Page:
Motorists in the Garden State will have to fork over more at the pump by October, as New Jersey will hike its gasoline tax to try to recoup for lost revenue from lower demand due to the coronavirus pandemic.
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New Jersey's Department of the Treasury announced Friday that a gas tax increase of 9.3 cents a gallon will go into effect on Oct. 1, due to lower fuel consumption trends that have been "exacerbated by the COVID-19 pandemic."
“As we’ve noted before, any changes in the gas tax rate are dictated by several factors that are beyond the control of the administration,” State Treasurer Elizabeth Maher Muoio said in a statement.
Under a 2016 law signed by former Gov. Chris Christie, New Jersey's Transportation Trust Fund (TTF) program requires a steady stream of revenue to provide $16 billion over eight years to support critical infrastructure improvements to the state’s roadways and bridges.
In order to guarantee the state has the funds to support such projects, the 2016 law outlines that the Petroleum Products Gross Receipt (PPGR) tax rate must be adjusted accordingly to generate roughly $2 billion per year.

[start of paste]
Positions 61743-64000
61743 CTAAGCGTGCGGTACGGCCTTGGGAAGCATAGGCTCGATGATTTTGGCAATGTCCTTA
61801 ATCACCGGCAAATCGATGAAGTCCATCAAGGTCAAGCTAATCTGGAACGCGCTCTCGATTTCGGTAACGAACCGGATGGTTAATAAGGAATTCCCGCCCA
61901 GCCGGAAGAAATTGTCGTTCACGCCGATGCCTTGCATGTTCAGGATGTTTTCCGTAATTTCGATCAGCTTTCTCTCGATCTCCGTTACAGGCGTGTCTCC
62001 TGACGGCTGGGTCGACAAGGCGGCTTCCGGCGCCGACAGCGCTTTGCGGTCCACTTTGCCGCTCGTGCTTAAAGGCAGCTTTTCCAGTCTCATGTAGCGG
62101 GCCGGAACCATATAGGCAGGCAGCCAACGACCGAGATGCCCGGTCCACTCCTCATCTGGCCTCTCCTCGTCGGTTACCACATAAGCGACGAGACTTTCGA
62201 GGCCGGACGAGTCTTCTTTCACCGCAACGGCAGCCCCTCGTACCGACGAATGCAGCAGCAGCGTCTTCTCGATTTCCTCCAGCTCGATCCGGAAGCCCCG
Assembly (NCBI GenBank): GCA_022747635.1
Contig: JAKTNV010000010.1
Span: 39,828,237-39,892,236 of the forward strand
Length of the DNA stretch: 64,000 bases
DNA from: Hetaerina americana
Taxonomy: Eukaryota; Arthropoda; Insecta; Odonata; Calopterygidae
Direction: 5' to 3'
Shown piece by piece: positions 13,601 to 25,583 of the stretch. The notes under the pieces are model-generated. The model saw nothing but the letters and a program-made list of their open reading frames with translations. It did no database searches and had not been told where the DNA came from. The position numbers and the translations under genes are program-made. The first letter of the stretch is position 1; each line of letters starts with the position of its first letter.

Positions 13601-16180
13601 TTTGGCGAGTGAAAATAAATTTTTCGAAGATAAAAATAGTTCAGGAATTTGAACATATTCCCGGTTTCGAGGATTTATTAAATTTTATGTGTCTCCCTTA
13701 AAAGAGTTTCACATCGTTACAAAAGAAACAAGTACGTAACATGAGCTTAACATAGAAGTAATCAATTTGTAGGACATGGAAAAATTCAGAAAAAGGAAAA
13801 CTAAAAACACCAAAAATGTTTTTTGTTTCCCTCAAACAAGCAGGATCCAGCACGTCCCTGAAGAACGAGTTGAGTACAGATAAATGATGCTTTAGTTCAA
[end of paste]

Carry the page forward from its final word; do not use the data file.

“The law enacted in 2016 contains a specific formula to ensure that revenue is meeting a certain target," Muoio said. "When it does not, the gas tax rate has to be adjusted accordingly in order for us to meet our obligation under the law and fully fund the state’s many pressing transportation infrastructure needs."
The state's treasury department noted that consumption of gasoline declined by a total of 38.7% from March to May, while diesel fuel consumption declined by 16.5%.
Due to the formula outlined in the law, the PPGR tax rate on gasoline and diesel fuel will increase on Oct. 1, 2020, from 30.9 cents to 40.2 cents for gasoline and from 34.9 cents to 44.2 cents for diesel fuel.
When coupled with the current 10.5 cent Motor Fuels Tax rate on gasoline and the 13.5 cent rate for diesel fuel, the total tax rates for gasoline and diesel fuel in New Jersey will be 50.7 cents and 57.7 cents, according to the state.
According to a study by the American Petroleum Institute, drivers in New Jersey already pay the 10th-highest gasoline tax in the nation and the 7th-highest diesel tax in the nation.
Industry groups, such as the New Jersey Gasoline, Convenience, Automotive Association (NJGCA), said the next gas tax increase will put the Garden State at the 4th highest gas tax in the nation.
NJGCA Executive Director Sal Risalvato said the increase will hurt essential workers and that it may prove a "death knell" for several gas stations near state borders.
"We must consider all options to lower the price motorists pay for gasoline or else we will have paved roads that no one can afford to drive on," Risalvato said in a statement. "Most gas stations are owned and operated by small business owners, and they have already been struggling to survive these huge drops in sales."